How does a coil work?

Garry Lovett from Snap-on examines modern coil-pack ignitions

Published:  27 September, 2013

By Garry Lovett

As you all know, the four core checks on a non-starting vehicle are fuel, spark, compression and everything in the right order. Checking for a good spark on a modern vehicle is becoming more challenging with the introduction of coil packs. Many manufacturers have moved over to the coil on plug designs so we no longer have easy access to the coil secondary output, a common test for a spark, meaning we need to assess the system differently.

Some systems have the coil driver inside the coil and the ECU controls the ignition primary system by providing a Pulse Width Modulation (PWM) signal to control the coil driver. In this instance, the primary voltage will not mirror secondary voltage; it will just be an on-off pulse. In addition, some coil on plug systems fire two coils together (wasted spark system), where the individual coils are wired in series, such as on Renaults. Here, assessment of the primary winding can be a problem, as you will be seeing two coils firing on one ECU trigger signal: One coil fires on power and the other is wasted on exhaust. The effect is a difference in peak kilovolts (KV) and burn time, making the waveform on the oscilloscope look unstable.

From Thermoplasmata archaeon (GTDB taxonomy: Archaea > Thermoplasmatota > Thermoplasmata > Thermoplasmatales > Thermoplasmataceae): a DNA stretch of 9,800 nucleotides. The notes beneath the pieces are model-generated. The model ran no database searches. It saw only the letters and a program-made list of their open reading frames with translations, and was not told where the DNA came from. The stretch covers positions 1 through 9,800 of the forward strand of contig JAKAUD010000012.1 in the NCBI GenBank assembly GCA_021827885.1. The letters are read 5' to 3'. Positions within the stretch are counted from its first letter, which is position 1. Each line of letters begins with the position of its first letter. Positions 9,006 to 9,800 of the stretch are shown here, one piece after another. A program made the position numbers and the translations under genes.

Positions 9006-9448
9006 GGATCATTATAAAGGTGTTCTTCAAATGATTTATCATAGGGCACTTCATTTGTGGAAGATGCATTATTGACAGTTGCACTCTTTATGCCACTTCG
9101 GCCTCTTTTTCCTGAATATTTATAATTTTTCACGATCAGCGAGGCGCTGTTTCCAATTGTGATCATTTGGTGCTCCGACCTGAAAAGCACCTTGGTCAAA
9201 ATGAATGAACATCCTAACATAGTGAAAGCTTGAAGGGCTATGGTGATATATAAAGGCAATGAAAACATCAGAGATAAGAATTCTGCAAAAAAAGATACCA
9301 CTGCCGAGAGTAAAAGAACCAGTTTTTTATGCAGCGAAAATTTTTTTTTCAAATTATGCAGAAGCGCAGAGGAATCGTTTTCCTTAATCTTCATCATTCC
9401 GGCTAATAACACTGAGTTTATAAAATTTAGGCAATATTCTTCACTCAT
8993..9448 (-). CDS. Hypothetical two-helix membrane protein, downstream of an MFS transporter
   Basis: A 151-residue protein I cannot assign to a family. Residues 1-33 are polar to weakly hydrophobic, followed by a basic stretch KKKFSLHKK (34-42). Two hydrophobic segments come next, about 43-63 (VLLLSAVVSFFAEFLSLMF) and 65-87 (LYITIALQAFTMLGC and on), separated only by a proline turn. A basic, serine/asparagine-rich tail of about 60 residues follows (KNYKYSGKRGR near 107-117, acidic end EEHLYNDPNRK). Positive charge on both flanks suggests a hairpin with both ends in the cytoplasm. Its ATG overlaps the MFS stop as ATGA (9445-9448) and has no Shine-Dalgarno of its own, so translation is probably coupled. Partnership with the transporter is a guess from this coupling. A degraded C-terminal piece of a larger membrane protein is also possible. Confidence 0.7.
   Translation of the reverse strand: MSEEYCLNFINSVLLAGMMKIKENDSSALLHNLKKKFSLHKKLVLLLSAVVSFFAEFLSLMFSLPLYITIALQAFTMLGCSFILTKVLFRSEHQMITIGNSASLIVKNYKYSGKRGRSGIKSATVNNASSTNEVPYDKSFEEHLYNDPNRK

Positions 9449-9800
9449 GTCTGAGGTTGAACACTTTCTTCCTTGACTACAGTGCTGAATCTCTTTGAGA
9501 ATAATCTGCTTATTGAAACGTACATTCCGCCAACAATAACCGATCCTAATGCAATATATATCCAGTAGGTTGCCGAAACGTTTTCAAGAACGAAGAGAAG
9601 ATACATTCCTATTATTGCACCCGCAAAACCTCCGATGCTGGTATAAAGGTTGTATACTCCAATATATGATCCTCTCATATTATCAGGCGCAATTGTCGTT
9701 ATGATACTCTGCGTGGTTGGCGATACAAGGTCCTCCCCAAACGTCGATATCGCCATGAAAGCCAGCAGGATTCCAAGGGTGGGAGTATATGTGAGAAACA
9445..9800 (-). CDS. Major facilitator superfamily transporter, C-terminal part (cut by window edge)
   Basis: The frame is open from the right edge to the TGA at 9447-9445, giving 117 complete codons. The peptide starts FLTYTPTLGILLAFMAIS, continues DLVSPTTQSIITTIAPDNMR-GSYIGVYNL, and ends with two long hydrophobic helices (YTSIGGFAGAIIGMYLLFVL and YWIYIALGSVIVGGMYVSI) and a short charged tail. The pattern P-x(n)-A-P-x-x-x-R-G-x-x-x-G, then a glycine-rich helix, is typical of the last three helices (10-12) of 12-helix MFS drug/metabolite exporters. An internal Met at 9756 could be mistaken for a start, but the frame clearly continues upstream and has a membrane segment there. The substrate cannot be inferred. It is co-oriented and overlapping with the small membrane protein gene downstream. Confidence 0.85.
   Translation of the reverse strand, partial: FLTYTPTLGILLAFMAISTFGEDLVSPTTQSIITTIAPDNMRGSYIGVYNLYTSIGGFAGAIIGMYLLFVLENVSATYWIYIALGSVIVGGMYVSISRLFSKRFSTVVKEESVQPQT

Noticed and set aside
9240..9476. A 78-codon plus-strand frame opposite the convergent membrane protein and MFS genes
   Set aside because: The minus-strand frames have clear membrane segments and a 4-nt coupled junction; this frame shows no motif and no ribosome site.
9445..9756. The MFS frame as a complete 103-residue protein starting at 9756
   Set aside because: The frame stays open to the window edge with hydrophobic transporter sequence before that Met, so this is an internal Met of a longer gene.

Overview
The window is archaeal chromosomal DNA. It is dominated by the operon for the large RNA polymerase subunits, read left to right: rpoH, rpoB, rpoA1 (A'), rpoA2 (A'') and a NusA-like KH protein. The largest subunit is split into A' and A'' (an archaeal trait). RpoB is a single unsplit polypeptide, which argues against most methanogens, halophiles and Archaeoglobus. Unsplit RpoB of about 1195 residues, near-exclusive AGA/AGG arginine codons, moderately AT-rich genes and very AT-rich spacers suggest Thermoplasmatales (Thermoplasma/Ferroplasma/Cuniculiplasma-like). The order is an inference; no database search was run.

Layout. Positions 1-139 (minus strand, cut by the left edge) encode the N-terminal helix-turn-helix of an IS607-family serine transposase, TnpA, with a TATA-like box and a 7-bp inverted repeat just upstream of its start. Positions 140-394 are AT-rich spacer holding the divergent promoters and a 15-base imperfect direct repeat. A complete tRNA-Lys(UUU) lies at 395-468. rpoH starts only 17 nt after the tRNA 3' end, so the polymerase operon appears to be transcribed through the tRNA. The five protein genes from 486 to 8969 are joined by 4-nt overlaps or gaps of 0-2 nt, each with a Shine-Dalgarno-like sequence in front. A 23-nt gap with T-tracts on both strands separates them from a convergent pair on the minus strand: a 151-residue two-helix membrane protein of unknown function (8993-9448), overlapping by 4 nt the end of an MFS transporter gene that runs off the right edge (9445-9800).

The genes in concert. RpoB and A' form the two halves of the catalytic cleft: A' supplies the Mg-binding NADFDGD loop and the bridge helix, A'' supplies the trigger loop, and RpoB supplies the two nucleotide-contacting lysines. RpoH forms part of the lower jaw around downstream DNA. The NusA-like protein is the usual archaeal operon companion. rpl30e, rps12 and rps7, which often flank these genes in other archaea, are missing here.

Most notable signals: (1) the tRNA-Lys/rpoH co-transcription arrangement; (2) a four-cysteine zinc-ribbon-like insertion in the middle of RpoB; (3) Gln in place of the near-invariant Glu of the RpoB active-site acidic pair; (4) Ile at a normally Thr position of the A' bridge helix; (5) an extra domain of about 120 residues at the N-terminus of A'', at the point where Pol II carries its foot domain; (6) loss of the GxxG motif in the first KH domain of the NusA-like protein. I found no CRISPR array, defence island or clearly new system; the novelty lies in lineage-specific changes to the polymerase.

An amps clamp would normally be put around the live feed to the coil and connected to the oscilloscope. Using this method with a suitable time-base you can see all coils firing. This is useful, as it will be easy to compare the current on each coil when looking for a problem. Current flowing will always increase or 'ramp' at an angle and this can be used for testing purposes, as many systems have specifications for rise time and peak current. For example, a one amp increase per millisecond with a peak current of seven amps.

A slightly different approach is to use the magnetic field around an ignition coil - an aerial or flag is placed directly on the coil and it is used to pick up the changes in electromagnetic field. This induced voltage can be used to light up a light emitting diode (LED). Although quick and easy, the LED is not capable of giving important measurement points like Peak KV, Spark KV and burn time, which can lead to an incorrect diagnosis. A better solution is to use these flags or pickups with an oscilloscope which is capable of giving these important measurements.

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